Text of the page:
The Supreme Court sought to know which chemicals should not be used beyond a limit in the firecrackers and observed that guidelines on this have to be laid down.
“Have you (states) identified no-pollution zones in states so that we can send old diesel vehicles to such areas? Why don’t you people do it. If the states do not tell us places to accommodate 10-year-old vehicles then there is no question of allowing such vehicles,” the bench said.
Since Volkswagen admitted to cheating US diesel emissions tests in September 2015, the German government has come under fire for not doing enough to crack down on vehicle pollution and for being too close to the country’s powerful auto industry.
The tribunal had last year ordered the Delhi government to cancel the registration of all diesel-powered vehicles over 10 years old and barred them from plying. In July last year, it had said that all the vehicles which are deregistered would not be permitted to ply in Delhi-NCR.
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Intervening, Speaker V Vaithilingam said the Public Accounts Committee and Estimate Committee could also inspect industries causing pollution and initiate action against them.
The petition, filed through advocate Rahul Khurana, has made Ministry of Environment and Forests, Ministry of Water Resources, Uttar Pradesh government, Central Pollution Control Board as parties in the case.
The report also claimed that none of the 168 cities it assessed complies with air quality standards prescribed by the World Health Organization (WHO).
The NCRPB asked the NCR states to improve forest cover, besides directing them to speed up inter-state connectivity for seamless travel in the region.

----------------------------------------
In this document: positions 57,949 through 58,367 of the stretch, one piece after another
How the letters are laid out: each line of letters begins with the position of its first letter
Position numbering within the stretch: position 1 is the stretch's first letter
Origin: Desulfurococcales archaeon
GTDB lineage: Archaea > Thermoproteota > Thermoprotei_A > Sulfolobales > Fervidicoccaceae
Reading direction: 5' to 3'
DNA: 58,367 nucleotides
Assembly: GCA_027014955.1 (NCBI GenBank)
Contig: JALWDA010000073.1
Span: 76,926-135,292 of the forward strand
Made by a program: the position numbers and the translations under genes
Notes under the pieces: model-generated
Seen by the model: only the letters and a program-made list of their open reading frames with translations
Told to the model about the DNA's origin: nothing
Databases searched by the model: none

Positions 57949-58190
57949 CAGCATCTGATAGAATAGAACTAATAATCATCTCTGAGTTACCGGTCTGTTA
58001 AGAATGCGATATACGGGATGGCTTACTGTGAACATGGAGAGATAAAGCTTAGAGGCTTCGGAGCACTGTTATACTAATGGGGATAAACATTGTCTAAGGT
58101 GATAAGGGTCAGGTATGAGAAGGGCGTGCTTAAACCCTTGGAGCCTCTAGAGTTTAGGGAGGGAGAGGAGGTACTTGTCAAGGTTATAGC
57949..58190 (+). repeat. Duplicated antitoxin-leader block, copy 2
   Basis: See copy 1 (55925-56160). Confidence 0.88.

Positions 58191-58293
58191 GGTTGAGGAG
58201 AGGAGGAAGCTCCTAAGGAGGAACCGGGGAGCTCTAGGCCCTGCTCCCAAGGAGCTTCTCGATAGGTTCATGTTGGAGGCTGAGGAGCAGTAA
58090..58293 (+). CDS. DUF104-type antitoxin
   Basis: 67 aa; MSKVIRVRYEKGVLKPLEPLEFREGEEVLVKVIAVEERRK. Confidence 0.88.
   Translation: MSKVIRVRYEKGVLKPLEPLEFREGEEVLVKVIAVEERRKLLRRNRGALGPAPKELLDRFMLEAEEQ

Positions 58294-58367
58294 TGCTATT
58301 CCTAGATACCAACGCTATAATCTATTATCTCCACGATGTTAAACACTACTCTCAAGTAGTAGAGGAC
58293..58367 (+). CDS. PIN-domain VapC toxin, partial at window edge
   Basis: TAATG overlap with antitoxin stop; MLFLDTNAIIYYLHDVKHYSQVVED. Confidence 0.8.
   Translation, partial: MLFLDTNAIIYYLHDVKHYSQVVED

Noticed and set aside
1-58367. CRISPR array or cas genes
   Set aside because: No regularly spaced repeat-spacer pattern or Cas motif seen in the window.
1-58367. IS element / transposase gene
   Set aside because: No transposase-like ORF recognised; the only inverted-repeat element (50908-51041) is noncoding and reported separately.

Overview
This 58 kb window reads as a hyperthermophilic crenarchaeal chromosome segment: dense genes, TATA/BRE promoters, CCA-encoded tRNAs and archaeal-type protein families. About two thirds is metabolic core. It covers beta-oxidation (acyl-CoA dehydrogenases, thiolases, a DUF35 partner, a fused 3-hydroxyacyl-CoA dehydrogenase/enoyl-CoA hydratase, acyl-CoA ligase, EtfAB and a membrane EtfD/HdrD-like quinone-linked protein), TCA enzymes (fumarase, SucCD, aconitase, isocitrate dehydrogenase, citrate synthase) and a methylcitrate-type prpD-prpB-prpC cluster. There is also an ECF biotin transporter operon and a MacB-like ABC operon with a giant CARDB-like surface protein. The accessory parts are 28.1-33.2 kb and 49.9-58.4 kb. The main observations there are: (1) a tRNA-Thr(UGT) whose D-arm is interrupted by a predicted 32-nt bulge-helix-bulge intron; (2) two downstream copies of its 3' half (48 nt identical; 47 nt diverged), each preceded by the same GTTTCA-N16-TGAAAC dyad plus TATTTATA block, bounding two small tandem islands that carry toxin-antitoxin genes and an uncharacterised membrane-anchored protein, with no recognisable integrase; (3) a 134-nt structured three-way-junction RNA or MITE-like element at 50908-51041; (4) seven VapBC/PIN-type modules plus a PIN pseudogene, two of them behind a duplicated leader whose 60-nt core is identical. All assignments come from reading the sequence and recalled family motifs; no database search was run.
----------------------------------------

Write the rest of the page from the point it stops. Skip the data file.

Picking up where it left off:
The observation came after the court noted that on November 17, the Air Quality Index had shown that PM 2.5 and PM 10 levels were “approximately four times more than the prescribed safe standard”.
The figures in Delhi — the highest among all states — are also double the national average of reduction in life expectancy which is 3.3 years.
The next hearing in the matter is on July 11, in which all states will have to present data on vehicular population.
The CPCB also pointed out that emission from different sources, apart from vehicular pollution, also varied, making it difficult to analyse the scientific benefits of the scheme.
Gwalior, among the top five cities globally in terms of PM 2.5 levels, recorded an annual average of 176 micrograms per cubic metre (ug/m3) and Allahabad 170.
Neither pollution nor congestion significantly decreased as they did during the January experiment. An enduring solution lies in scaling up the smaller, successful programmes.